Everybody has that moment in their lives when your basic belief system is questioned or changed. Could be about race or sexual orientation. Could also be about who you are and what place do you have in the world. Could also be as simple as what you want to do for fun. Decisions on major as well as minor issues define you. During these crazy times, true colors are coming out. Peoples minds on several subjects are changing for better or worse. We all have that pivotal moment. These are my Top 10 Mind-Altering Experiences For Characters in Movies.
10. Michael Douglas as U.S. Drug Czar Robert Wakefield (“Traffic”):
Fighting the war on drugs is useless. Some people cannot get their heads around this absolute truth. In director Steven Soderbergh’s classic movie “Traffic”, the filmmaker presents the most unlikely character ever to understand this fact. Michael Douglas plays Robert Wakefield, the appointed U.S. Drug Czar in charge of defeating the drug problem. Good luck. The hard nosed politician gets hit in the face with reality when he has to see his daughter and her fellow rich friends doing any drug they can get their hands on, eventually becoming a heroine addict. Actor Topher Grace gives one of the best monologues ever when he explains to a crazed Michael Douglas about ‘THIS PLACE’ when the old man is disgusted his daughter could be inside a ghetto tenement. ‘THIS PLACE’ is where the rich kids buy drugs and trying to shun instead of understand addiction is a moment Robert Wakefield has to come to terms with in order to support the daughter he loves.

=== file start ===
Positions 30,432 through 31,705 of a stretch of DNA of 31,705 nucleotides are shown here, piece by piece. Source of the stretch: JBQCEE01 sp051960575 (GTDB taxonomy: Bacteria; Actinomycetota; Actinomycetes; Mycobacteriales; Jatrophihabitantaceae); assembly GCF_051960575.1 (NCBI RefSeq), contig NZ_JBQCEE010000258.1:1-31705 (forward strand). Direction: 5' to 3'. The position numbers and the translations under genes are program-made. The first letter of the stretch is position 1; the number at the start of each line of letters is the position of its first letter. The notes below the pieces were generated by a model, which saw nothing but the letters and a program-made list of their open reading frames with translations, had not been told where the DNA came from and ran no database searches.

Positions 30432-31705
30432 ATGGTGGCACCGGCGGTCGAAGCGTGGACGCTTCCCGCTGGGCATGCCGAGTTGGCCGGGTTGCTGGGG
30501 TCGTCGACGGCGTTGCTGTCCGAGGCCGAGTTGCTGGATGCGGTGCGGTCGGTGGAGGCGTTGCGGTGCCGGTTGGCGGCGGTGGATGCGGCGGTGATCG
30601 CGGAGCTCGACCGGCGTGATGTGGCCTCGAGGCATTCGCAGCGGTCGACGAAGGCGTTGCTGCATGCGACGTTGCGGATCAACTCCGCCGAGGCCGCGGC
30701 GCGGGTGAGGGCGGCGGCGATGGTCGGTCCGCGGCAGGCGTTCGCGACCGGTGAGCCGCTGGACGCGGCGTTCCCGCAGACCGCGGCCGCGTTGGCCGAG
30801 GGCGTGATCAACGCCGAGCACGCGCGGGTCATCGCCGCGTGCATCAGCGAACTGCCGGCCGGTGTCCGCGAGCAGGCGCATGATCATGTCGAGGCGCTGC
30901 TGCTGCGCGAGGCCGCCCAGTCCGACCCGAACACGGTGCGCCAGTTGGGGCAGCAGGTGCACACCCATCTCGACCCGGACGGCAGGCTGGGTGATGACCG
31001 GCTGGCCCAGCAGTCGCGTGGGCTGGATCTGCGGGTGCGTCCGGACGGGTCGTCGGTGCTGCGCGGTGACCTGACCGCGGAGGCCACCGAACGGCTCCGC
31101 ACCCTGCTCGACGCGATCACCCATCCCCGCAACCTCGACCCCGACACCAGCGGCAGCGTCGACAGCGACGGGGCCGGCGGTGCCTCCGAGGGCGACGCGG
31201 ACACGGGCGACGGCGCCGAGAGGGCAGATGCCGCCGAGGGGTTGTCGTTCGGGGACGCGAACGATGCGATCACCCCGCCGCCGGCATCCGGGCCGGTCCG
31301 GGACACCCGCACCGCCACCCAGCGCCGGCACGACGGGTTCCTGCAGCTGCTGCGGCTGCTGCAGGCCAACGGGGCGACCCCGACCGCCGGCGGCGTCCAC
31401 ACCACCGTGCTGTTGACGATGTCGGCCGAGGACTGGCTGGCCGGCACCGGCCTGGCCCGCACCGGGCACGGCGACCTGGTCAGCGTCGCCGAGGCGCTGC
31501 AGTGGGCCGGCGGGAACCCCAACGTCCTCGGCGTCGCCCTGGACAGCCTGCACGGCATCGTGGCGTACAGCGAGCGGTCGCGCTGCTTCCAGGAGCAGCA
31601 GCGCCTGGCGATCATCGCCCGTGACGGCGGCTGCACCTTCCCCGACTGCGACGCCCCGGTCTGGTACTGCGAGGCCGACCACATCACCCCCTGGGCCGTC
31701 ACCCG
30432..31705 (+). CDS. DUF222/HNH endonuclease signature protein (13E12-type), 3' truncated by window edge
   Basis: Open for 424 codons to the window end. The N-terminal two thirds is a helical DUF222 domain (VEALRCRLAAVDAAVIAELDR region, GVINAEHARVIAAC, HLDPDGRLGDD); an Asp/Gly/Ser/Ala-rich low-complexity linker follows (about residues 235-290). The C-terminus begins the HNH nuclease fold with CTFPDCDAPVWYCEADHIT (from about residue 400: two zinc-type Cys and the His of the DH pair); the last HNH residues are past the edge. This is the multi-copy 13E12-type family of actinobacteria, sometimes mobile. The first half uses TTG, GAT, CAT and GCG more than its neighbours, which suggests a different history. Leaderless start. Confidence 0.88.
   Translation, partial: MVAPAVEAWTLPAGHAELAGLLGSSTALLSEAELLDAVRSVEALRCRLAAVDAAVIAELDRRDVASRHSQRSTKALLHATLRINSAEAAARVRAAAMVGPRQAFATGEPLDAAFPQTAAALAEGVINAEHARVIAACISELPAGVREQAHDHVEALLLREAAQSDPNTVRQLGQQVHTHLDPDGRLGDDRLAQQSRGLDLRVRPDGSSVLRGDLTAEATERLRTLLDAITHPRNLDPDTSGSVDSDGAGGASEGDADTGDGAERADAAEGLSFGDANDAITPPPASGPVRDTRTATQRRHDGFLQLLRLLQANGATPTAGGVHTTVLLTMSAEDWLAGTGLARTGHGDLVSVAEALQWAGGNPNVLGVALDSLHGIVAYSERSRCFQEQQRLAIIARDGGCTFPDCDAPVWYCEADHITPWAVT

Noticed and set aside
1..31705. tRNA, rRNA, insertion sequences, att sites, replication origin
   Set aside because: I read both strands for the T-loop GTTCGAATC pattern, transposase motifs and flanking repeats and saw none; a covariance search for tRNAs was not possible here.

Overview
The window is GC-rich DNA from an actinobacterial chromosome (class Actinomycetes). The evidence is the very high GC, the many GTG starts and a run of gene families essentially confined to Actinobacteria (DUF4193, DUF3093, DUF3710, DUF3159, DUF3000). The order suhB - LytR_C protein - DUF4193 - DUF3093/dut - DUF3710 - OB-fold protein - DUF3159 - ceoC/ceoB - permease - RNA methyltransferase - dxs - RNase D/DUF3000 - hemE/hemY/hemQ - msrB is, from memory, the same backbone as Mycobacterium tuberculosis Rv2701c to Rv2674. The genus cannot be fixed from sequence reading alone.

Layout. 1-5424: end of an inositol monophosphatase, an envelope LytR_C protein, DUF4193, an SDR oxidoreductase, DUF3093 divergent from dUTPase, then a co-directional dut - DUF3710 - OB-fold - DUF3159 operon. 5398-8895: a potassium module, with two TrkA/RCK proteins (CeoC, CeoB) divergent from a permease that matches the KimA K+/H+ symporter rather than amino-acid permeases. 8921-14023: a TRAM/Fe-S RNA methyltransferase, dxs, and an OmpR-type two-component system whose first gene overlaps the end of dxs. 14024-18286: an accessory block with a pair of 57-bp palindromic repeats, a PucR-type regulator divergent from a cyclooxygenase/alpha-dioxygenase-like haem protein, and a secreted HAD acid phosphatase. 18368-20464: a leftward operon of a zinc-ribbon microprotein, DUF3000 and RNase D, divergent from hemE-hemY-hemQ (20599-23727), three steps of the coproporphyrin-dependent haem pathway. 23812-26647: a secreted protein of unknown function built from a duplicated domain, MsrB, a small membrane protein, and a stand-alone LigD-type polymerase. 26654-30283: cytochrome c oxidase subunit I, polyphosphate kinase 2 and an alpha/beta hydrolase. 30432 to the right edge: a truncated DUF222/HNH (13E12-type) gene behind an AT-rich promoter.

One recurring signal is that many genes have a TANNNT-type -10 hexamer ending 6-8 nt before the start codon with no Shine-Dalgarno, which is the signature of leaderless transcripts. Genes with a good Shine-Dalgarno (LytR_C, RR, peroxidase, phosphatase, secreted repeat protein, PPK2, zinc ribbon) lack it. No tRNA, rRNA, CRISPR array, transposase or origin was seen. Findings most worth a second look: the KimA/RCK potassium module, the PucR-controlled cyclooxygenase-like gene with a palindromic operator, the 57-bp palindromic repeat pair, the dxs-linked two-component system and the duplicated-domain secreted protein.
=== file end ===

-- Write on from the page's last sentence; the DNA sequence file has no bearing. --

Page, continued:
9. Warren Beatty as Jay Billington Bulworth (“Bulworth”):
Sometimes you just have to say F**k-It before life finally becomes worth living. In the political satire “Bulworth”, Warren Beatty plays the titular character. As a longtime corrupt California senator that does whatever the corporations paying for his campaign say, the senator is tired of the Bull-Crap. At the end of his rope when it comes to an inner consciousness, Jay Bulworth sets up a hitman to kill him within a few days. With death eminent, Bulworth throws caution to the wind and starts telling it like it is on the campaign trail. He pisses off everyone afraid of honesty and at the same time inspires a nation full of intelligent yet suppressed by the rich citizens to speak up. When a politician isn’t afraid to insult the Jews during a Hollywood party, you can tell that guy does not care about speaking his mind because it’s true.
8. Charles Drake as Dr. Raymond Sanderson (“Harvey”):